The inflammation that occurs early in the MS disease process — and is the hallmark of relapsing-remitting (RRMS) — slowly lessens over time. Fewer inflammatory changes occur in the central nervous system and the person experiences fewer relapses. Even though there are few or no relapses at this point in the disease, a gradual worsening of symptoms over time is common; this worsening is known as disease progression. The term “secondary-progressive” comes from the fact that secondary–progressive MS (SPMS) can only be diagnosed in a person who has previously experienced RRMS.
Because the transition from a relapsing-remitting course to a more progressive one is a gradual process, the physician will not be able to tell exactly when it is happening. If a person’s symptoms are worsening, the challenge for the doctor is to determine whether:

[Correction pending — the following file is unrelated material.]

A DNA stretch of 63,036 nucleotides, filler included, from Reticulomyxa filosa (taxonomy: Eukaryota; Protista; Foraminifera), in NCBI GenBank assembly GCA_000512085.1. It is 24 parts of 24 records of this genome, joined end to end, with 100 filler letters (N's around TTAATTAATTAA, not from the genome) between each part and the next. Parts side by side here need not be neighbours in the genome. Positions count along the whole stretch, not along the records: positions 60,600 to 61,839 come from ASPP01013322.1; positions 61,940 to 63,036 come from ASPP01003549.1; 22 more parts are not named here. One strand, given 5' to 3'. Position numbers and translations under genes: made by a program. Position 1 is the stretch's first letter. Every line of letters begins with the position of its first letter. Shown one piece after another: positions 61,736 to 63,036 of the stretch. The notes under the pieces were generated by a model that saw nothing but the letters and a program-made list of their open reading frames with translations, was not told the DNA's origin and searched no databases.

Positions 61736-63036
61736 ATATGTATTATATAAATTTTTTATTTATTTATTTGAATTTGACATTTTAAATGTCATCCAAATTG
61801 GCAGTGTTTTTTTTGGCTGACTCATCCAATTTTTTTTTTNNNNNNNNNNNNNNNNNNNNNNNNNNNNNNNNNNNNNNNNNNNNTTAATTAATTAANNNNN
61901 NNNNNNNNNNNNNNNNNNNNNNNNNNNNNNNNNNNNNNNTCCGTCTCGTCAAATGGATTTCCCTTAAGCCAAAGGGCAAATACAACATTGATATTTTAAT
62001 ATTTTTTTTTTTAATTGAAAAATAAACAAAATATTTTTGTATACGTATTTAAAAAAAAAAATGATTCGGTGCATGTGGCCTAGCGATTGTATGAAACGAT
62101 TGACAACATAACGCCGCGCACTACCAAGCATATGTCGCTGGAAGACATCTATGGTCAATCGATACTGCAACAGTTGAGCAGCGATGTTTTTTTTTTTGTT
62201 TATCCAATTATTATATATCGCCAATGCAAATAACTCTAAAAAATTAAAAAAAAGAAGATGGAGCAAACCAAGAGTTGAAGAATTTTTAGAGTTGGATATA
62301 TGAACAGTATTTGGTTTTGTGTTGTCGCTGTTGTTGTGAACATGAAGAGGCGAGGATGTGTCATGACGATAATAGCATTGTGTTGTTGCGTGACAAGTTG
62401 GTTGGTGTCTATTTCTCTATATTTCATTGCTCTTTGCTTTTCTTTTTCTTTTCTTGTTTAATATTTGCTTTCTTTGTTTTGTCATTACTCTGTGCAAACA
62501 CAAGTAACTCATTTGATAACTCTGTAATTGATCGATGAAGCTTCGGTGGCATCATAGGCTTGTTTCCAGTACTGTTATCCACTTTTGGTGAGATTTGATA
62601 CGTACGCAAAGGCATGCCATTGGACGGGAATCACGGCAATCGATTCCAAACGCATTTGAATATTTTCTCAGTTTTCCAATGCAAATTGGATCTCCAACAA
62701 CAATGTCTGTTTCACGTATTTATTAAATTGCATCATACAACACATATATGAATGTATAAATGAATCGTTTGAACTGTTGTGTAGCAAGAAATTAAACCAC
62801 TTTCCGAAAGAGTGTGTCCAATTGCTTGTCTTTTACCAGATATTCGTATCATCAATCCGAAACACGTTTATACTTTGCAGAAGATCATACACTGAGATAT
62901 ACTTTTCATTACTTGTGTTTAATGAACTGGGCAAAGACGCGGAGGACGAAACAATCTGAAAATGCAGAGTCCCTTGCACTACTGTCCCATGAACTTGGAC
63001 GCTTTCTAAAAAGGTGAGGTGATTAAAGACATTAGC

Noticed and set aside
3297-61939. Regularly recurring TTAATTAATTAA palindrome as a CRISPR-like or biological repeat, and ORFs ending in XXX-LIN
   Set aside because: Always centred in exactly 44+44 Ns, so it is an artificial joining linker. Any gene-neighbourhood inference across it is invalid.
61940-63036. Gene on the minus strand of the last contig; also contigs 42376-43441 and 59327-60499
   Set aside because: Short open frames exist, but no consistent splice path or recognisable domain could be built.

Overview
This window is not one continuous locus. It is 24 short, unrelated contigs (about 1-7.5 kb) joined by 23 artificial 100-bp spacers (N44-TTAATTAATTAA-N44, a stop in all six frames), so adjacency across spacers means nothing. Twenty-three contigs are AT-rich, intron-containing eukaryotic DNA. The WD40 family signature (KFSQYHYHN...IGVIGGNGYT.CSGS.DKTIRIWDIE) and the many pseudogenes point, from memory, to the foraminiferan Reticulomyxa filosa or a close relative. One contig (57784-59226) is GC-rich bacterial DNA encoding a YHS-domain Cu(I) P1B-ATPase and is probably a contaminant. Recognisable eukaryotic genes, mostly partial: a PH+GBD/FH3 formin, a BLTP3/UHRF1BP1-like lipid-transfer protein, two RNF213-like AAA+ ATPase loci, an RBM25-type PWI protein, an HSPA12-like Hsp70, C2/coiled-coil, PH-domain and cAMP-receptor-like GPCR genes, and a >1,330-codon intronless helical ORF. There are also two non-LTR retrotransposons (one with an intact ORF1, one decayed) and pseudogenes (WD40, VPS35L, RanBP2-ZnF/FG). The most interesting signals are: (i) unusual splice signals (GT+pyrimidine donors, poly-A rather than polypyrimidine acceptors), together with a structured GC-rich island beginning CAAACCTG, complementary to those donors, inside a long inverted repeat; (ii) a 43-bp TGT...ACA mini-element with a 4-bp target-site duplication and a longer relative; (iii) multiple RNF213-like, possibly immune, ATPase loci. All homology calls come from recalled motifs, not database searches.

The worsening is left over from the last relapse (in other words, permanent but stable damage that remains after the inflammatory attack has ended) — which would mean that the person is experiencing an RRMS disease course; or
The disease is continuing to worsen even though the person is no longer experiencing inflammatory relapses — which would mean that the person has transitioned to a SPMS disease course.
A variety of strategies, including a careful history of the changes in a person’s symptoms, the neurologic examination, and repeat magnetic resonance imaging (MRI) scans, help determine whether the transition to SPMS has occurred.
Read about the diagnosis of SPMS.